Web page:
For instance, perhaps a spare bedroom is getting the most sunshine in the morning, so this space would be better transformed into the master suite. Could glazing be installed anywhere to help light travel further? Perhaps this means a rooflight in an extension or a sun tunnel in a dark upstairs hallway.
With all of the above in mind, now is a good time to establish who’s going to flesh out the design and get it approved by your local planners, if planning consent is needed.
An architect isn’t necessarily the only professional suitable for drawing up your home renovation, but it’s worth recognising that anyone can call themselves a designer, so be careful to understand what credentials and expertise someone has before you employ them.
Some people feel reluctant to employ an architect because they’re worried about the cost, but in most cases the result you’ll get from an experienced designer will be value for money – especially on complex or high-spec schemes. All architects have strict training to be able to use their title.
But that doesn’t automatically mean that every firm can design your ideal remodel. If a company specialises in massive commercial builds then they probably aren’t right for your one-off domestic project – so always look at a company’s previous work to see if they’ve created things similar to what you want.
The Royal Institute of British Architects (RIBA) website has a Find An Architect service that helps to match you with suitable professionals and the Architects Registration Board (ARB) website has a similar search function.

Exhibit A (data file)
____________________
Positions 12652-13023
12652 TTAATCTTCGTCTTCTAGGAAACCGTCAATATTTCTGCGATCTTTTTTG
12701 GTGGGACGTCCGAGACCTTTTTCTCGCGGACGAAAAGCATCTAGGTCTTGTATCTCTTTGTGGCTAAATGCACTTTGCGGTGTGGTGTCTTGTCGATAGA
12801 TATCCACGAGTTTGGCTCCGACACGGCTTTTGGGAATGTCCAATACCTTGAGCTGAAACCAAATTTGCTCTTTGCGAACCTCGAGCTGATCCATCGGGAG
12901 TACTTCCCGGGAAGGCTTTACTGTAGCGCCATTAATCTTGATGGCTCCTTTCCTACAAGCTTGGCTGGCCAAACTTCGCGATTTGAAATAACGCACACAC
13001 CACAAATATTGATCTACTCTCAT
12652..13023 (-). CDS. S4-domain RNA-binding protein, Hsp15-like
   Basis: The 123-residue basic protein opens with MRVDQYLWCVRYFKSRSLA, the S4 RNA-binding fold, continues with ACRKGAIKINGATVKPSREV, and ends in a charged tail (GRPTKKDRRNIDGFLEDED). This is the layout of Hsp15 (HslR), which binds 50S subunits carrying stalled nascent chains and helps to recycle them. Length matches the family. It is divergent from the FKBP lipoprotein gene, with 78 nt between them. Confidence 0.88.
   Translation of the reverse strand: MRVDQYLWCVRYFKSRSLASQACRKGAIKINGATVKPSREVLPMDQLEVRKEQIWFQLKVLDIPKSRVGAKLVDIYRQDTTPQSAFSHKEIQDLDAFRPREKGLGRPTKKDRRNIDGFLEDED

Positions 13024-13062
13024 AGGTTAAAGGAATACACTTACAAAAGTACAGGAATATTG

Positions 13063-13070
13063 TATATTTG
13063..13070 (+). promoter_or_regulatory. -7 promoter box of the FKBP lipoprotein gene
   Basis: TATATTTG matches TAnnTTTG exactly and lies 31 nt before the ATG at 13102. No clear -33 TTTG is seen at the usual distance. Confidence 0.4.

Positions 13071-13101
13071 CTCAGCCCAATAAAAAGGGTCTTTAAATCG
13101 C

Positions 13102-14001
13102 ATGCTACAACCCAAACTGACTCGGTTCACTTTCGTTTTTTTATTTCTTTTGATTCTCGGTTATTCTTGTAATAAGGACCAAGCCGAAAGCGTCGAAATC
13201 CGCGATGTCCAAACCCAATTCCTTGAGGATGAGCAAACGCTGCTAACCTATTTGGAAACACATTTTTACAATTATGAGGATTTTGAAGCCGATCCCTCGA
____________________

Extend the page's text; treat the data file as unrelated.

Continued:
You could also try the Association of Self Build Architects (ASBA), whose members specialise in bespoke home projects.
Architectural technologists don’t have the same level of training as an architect but can still be a fantastic option for transforming your vision into a reality, and probably don’t come with the same price tag. The Chartered Institute of Architectural Technologists (CIAT) is the associated professional body and the website has a search function to find a designer in your area.
If you’re looking to extend, consider whether a design and build company might be the best solution – you can even get modular extensions that are manufactured off-site and craned into place to attach to your building. Many of these firms have in-house designers that you work with – so you choose what you want, and they deliver it.
There is always the DIY design approach, but it’s a big risk if you’re tackling a major renovation and don’t have prior experience. There are details and opportunities that the inexperienced might miss, plus the planning rules and Building Regulations standards can be tricky to get your head around.
You can buy design software to help you produce detailed drawings, but if anything goes wrong as a result of your design, the buck will stop with you. So this option is perhaps best reserved for smaller schemes.